Fundraising news, ideas and inspiration for professional charity fundraisers

Everyone’s looking for the Next Big Thing: but little things mean a lot

Everyone’s looking for the Next Big Thing: but little things mean a lot

Having operated at the forefront of fundraising for over two decades witnessing, and often directly participating in, the ebb and flow of fundraising , one thing appears to remain a constant preoccupation across the fundraising profession. More often than not, the unwritten agenda in client meetings comes back to the answer to the same old question, ‘so what’s the next big thing Jane?’

The question may seem a simple one, but like all killer questions, the answer nearly always defies immediate categorisation. Of course, we all want that simple thing that is going to increase the supporter base and provide much needed funds to further our organisations’ cause, but the trends and innovations of the past two decades show one thing above all else – there is no single, silver bullet to fundraising innovation.

My experience of fundraising success and innovation is to take an alternative approach, one which blends reinterpretation of proven fundraising principles and practice with the challenges and opportunities presented in the contemporary fundraising environment. Here are five examples that work.

1. Innovation does not need to be big

Innovation does not have to be a big thing in order to transform the experience of your supporters or your fundraising performance. Evidence from the commercial sector and from our own experience as fundraisers demonstrates that attempts to large, radical innovation are often the most risky course of action; they fail much more often than they succeed, and more times than not, they are actually not necessary in delivering and innovative and positive supporter experience.

Looking for small, manageable innovations – a focus on aggregating the marginal gains that can be accomplished to time and to budget, across all your donor development programmes. Look at how the Olympic cycling team improved their performance just by adding aiming for 1% improvements in lots of different areas. Fundraisers could take the same approach, for example, by adding alternate asks to you regular giving or cash ask – recognising that donors can’t always give money providing a tick box to register their interest in volunteering; participating in a local group; an area of work that they are particularly interested in; lottery participation or event participation – whatever your organisation can provide to enhance a supporters feeling of ‘making a difference’ and being useful.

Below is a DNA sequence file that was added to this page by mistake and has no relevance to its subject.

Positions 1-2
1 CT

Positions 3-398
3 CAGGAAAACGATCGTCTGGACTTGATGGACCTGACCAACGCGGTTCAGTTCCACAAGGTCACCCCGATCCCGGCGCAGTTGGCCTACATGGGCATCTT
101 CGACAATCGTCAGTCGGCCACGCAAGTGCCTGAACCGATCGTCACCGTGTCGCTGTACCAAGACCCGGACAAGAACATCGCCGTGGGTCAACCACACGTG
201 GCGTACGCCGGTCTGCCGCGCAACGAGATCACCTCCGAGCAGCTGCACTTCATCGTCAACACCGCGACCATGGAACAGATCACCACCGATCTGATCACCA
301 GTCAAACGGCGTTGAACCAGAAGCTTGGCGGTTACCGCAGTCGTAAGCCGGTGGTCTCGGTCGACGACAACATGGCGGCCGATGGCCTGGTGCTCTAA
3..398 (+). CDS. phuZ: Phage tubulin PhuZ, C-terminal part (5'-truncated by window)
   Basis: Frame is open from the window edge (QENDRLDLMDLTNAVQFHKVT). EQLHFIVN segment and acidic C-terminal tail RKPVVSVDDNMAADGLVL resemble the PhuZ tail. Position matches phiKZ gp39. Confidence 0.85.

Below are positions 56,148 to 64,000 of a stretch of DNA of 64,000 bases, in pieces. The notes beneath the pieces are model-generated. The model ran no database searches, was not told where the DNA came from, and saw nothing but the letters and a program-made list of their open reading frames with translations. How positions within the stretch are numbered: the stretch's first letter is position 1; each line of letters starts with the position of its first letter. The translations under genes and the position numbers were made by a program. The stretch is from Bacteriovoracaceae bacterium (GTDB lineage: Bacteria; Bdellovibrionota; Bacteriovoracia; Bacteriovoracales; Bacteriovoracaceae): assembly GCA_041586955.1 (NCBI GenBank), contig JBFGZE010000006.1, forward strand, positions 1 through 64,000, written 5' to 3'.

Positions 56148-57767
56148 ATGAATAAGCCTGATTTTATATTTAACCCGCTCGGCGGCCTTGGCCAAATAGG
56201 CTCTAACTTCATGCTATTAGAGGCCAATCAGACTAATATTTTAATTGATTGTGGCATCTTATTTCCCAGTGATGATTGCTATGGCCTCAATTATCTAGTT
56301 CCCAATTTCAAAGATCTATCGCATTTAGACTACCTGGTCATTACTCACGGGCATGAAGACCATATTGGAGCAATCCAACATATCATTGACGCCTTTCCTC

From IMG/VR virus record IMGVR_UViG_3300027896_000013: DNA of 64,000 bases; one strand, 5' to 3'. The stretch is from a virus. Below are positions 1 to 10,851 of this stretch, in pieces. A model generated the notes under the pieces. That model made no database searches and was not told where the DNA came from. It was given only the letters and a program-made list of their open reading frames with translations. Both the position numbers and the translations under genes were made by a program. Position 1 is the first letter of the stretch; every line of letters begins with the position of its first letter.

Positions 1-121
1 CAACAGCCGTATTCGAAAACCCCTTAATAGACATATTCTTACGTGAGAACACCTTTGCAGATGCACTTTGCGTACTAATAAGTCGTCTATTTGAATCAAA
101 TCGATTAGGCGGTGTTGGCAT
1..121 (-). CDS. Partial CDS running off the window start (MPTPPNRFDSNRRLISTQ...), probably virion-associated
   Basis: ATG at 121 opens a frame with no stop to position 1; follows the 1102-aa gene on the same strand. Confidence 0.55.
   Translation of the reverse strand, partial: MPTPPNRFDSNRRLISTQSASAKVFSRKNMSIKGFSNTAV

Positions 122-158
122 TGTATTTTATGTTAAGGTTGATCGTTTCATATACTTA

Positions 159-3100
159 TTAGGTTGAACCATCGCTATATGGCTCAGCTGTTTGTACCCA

In a recent campaign, adding a drop lottery ask to a monthly sponsorship campaign added a 41.5% increase to committed giving rate, representing a 28.4% rise in income in just year one.

In my experience, you will not only experience an uplift in response rates but also increase supporter engagement. You’ll also have the long term benefit of knowing which of your future programmes they may be interested in; it may even inform your choice of programmes.

Individually these gains may look small, even insignificant; but when integrated and delivered in a consistent pattern they have the capacity to transform the experience of your supporters.

2. Smarter analysis of data

The fundraisers’ best friend and potential worst enemy is sitting right in front of you on your database.

Modelling that selects the same prospects over and over again doesn’t do our organisations or our supporters any favours. Recently, analysing a clients’ data base I found a gentleman that had been selected 52 times for a campaign to ask him to convert his donations (regularly made over 17 years of commitment to ‘putting those donations in the post’) to a regular monthly gift by direct debit. My research showed he said no 52 times, don’t you think his behaviour is telling us something?